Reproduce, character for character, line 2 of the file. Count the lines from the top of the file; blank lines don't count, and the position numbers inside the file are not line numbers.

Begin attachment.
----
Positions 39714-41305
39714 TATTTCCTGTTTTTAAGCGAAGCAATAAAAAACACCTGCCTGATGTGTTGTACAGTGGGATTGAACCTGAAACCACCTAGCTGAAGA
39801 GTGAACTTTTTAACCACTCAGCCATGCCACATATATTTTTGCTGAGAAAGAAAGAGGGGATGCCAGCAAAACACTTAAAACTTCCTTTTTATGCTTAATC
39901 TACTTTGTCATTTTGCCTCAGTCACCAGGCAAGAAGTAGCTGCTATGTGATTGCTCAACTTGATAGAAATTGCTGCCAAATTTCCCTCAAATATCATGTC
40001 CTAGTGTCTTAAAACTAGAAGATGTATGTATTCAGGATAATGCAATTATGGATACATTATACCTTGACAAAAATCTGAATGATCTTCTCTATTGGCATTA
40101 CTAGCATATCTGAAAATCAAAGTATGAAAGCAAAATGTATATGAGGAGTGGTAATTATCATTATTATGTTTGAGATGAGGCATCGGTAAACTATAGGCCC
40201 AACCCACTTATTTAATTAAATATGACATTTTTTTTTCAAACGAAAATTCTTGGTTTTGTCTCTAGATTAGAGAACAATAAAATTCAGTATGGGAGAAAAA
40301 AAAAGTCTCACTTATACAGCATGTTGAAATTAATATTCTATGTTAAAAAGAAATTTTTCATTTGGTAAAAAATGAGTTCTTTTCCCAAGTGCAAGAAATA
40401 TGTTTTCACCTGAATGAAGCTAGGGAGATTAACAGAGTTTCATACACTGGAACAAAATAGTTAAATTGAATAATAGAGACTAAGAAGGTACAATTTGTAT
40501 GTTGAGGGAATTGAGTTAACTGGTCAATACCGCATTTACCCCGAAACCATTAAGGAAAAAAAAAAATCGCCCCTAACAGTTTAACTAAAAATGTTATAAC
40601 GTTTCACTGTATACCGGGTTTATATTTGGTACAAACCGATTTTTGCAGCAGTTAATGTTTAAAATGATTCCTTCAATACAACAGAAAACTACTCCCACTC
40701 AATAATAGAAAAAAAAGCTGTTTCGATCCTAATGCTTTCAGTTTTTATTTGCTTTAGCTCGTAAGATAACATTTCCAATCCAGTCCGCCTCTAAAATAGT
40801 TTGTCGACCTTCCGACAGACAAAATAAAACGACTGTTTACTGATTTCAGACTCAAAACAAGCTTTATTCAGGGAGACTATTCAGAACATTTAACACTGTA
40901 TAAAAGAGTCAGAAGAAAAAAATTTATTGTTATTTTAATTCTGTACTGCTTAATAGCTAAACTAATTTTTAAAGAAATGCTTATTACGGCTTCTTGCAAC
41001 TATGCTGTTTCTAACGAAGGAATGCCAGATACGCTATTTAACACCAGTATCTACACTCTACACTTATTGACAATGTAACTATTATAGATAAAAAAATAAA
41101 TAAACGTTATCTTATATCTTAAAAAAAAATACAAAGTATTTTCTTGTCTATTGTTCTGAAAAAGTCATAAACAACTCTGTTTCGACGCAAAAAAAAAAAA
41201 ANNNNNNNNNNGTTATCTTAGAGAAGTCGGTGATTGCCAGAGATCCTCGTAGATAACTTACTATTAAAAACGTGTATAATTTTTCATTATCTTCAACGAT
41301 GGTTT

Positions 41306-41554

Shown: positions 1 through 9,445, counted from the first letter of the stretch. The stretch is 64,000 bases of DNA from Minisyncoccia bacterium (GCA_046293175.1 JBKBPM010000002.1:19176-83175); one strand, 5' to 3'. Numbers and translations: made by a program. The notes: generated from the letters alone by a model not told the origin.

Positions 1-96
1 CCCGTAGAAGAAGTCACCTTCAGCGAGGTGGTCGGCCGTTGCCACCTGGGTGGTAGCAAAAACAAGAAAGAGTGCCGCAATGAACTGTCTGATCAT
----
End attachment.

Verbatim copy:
39714 TATTTCCTGTTTTTAAGCGAAGCAATAAAAAACACCTGCCTGATGTGTTGTACAGTGGGATTGAACCTGAAACCACCTAGCTGAAGA